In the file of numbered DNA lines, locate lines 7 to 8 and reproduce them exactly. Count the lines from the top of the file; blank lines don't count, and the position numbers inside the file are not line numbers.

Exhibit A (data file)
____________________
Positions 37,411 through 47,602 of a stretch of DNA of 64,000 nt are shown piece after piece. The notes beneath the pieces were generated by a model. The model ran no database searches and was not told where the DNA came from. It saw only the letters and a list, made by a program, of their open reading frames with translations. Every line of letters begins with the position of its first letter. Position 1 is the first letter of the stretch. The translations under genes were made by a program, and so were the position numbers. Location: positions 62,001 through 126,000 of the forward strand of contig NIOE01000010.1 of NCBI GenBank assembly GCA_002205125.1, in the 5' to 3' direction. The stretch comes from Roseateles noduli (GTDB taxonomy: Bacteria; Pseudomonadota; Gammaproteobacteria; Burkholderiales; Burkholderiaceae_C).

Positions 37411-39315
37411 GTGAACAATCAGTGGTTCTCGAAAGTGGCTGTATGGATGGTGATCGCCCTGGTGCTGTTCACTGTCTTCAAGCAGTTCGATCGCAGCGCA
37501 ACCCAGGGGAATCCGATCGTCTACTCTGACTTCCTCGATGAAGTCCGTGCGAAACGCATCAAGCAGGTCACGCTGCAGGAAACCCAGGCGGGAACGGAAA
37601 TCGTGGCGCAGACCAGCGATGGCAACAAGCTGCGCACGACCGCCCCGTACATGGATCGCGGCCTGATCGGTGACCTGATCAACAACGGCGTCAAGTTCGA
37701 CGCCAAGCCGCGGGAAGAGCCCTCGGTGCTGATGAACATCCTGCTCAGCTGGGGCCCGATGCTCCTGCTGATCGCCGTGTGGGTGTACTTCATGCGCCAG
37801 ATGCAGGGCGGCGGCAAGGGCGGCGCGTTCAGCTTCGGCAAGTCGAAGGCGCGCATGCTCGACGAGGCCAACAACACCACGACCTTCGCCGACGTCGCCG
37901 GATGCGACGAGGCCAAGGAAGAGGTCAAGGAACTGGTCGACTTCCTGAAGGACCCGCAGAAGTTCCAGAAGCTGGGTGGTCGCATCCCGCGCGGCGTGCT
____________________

37801 ATGCAGGGCGGCGGCAAGGGCGGCGCGTTCAGCTTCGGCAAGTCGAAGGCGCGCATGCTCGACGAGGCCAACAACACCACGACCTTCGCCGACGTCGCCG
37901 GATGCGACGAGGCCAAGGAAGAGGTCAAGGAACTGGTCGACTTCCTGAAGGACCCGCAGAAGTTCCAGAAGCTGGGTGGTCGCATCCCGCGCGGCGTGCT